posted by thelonius at 5:01 PM on October 21, 2011

There is nothing you can do with a pick you can't do faster and cleaner with fingers. Have you tried switching off?
posted by spitbull at 6:34 PM on October 21, 2011 [1 favorite]

I'd really really rather use a pick for punk or metal bass, myself
posted by thelonius at 6:38 PM on October 21, 2011

Yeah, punk bass is played on a Precision with a pick. You can't get that sound with fingers.

I've been playing the bass professionally on and off for 35 years. A few months ago, I noticed after learning some demanding-ish material that my 3rd and 4th left hand fingers were waking me in the night with their numbness and throbbing. I determined the cause was my overly tense forearm compressing my ulnar nerve near the elbow. I was thinking of either chiropracty or physiotherapy for a fix, but while teeing up some appointments I remembered that a couple of years ago I'd had a very slight amount of instruction in the Alexander technique, which basically involves spinal extension and muscular control through balance. "I walk my kid to school and back every day," I thought in a sudden fit of rationality. "Why don't I try this as specifically an Alexander walk?"

I can't claim to have completely released a sort of grabbing motion when I play, (after all, you need to!), but I recover rapidly and can now tone the susceptible fingers down just by proper exercise of walking. (The ulnar nerve runs from the shoulder down, so proper arm positioning and movement while walking also acts on the fingers.) As I integrate Alexander technique into every aspect of my life — and I am, because it makes easeful motion and effortless effort ever more a distinct possibility — this only becomes easier. Oh, yeah, it will also completely kill your back pain, which as a bass player you will certainly be familiar with.

What I'm saying is this long-winded fashion is that learning to properly relax your muscles will allow you more time before you tense up, and you'll do yourself less damage when you do. I also assume you do a certain amount of practice? Hitting it hard when you're cold is a pretty bad idea too.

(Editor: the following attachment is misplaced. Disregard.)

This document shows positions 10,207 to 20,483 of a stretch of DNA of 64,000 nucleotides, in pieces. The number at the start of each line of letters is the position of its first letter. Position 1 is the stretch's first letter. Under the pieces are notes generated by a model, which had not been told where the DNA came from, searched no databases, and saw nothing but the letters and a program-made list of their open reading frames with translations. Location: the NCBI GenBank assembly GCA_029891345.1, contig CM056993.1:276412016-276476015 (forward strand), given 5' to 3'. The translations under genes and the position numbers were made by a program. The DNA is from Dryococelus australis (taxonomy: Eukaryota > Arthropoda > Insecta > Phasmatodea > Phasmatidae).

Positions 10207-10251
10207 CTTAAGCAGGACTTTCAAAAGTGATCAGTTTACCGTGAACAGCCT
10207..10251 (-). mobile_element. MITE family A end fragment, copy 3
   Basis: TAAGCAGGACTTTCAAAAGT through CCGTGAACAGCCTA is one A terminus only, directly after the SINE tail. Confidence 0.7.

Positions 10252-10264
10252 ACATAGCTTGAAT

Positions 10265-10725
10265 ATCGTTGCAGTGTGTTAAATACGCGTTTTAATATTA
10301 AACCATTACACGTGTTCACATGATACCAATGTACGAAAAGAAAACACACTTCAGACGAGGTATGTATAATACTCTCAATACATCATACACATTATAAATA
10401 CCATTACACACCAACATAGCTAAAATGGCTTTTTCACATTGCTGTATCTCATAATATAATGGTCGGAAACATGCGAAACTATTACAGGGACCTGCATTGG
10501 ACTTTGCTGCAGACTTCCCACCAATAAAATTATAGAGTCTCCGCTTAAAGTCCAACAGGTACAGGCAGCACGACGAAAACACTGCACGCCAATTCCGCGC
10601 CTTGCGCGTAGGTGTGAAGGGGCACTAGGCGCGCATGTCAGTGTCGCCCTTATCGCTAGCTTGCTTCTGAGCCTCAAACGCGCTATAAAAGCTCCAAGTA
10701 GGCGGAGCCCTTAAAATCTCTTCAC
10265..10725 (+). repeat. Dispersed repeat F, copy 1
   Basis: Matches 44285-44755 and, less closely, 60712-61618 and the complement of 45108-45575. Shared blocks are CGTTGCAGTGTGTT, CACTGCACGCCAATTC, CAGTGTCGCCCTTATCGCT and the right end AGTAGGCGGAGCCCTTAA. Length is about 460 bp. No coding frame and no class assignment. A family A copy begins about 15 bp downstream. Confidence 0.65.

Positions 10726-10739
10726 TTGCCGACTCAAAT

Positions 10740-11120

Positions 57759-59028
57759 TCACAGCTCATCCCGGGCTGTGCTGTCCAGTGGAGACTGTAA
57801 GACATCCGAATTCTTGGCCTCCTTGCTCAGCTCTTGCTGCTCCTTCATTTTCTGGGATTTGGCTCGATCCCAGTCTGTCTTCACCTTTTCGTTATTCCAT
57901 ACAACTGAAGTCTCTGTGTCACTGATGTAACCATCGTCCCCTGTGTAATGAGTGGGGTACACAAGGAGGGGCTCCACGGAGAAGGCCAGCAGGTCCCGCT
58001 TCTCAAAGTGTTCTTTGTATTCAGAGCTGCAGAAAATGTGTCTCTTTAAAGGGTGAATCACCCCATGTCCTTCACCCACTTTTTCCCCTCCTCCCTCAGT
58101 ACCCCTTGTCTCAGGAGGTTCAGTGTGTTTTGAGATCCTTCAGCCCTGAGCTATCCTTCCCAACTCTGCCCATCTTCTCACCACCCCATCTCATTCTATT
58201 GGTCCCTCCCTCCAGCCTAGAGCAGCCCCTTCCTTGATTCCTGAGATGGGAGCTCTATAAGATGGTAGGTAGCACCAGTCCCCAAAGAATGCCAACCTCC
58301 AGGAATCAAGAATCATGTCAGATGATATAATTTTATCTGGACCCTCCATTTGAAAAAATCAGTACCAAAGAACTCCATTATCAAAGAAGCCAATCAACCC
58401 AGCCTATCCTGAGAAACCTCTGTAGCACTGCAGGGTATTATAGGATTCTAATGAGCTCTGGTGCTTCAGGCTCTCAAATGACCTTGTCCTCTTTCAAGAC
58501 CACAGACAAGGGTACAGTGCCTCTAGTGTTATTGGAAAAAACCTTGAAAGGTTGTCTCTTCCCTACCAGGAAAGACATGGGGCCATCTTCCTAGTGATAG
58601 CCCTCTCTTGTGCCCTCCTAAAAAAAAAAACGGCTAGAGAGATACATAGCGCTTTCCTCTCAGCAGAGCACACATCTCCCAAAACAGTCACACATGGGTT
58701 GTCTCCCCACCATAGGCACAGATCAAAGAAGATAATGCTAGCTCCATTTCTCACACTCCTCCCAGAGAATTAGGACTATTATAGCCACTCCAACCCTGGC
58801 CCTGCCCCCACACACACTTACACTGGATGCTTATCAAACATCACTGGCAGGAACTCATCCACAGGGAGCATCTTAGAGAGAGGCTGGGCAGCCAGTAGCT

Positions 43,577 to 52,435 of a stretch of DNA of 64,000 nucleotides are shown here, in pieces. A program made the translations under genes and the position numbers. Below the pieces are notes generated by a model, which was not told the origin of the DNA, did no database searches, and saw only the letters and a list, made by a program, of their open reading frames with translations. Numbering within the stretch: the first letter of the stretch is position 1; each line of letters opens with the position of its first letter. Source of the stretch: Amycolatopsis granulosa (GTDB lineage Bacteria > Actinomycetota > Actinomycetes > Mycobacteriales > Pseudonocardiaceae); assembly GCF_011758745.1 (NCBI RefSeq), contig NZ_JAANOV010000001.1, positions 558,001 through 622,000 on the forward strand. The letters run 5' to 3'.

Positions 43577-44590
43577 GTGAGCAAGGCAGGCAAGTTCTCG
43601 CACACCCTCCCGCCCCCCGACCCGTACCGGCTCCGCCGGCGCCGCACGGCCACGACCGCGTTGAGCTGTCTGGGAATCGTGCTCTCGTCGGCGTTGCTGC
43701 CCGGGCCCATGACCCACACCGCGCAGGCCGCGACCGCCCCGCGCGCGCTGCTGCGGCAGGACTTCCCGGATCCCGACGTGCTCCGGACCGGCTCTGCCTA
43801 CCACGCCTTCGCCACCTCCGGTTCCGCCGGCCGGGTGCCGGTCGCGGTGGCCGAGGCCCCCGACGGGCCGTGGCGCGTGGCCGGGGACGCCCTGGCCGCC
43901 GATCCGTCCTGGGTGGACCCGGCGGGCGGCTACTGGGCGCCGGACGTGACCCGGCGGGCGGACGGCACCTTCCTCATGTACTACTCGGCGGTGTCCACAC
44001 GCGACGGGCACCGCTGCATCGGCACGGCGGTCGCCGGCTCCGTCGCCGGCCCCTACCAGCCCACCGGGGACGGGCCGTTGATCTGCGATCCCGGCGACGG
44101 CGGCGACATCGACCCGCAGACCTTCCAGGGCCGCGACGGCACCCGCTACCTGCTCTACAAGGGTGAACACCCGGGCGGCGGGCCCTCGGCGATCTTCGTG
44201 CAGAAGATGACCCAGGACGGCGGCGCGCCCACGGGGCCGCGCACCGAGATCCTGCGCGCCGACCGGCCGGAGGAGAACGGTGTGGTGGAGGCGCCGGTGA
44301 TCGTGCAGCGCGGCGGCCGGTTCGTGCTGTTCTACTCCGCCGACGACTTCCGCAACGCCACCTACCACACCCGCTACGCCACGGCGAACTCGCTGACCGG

posted by Wolof at 6:39 AM on October 22, 2011 [1 favorite]

Glen Matlock, Paul Simonon, Chuck Dukowski...

Many great punk bassists (and many more metal bassists) have used their fingers. There is a sound you can only get with a pick, but you can get darn close to it with fingerstyle playing on roundwound strings. (Especially if you have some funk/r&b thumb-slapping chops.)

My suggestion would be to experiment with fingerstyle playing where it might work musically; the mere act of alternating will keep you from playing through pain, which is almost always a bad idea.

/1963 P-Bass owner since 1979.
posted by spitbull at 5:51 PM on October 22, 2011 [1 favorite]

I don't play bass and this is along the lines of what's been suggested above, but, fwiw: my brother teaches guitar and he likes Feldenkrais, which is a bit like Alexander Technique. He just read the book, didn't go to any classes. Along with some guitar-specific stuff, he says it helped reduce unnecessary tension and thereby avoid pain.
posted by 8k at 2:43 AM on October 23, 2011

I just want to thank everyone here for passing on such an amazing wealth of information and ideas - quareterframer I'm currently checking out the Carol Kaye stuff - what an interesting person (despite her snarky comments about punk bassists in the extended interviews!) and I like her technique a lot. I've been reading through the links on tendinitis and the Alexander technique. spitbull, I originally learned to play bass finger picking only, and I do go back to it occasionally, but I have to say the sound I am capable of getting from my P-bass with a pick is just way cleaner. In addition to that, finger picking also causes me hand pain - albeit in different parts the hand. There is definitely a talent gap as well - I'm better at speed-picking with a pick. Of course, that's what practice is for. Anyway, thanks again everyone. Once I try these out I may post on here to let you know what happens.
posted by slackdog at 12:10 AM on October 24, 2011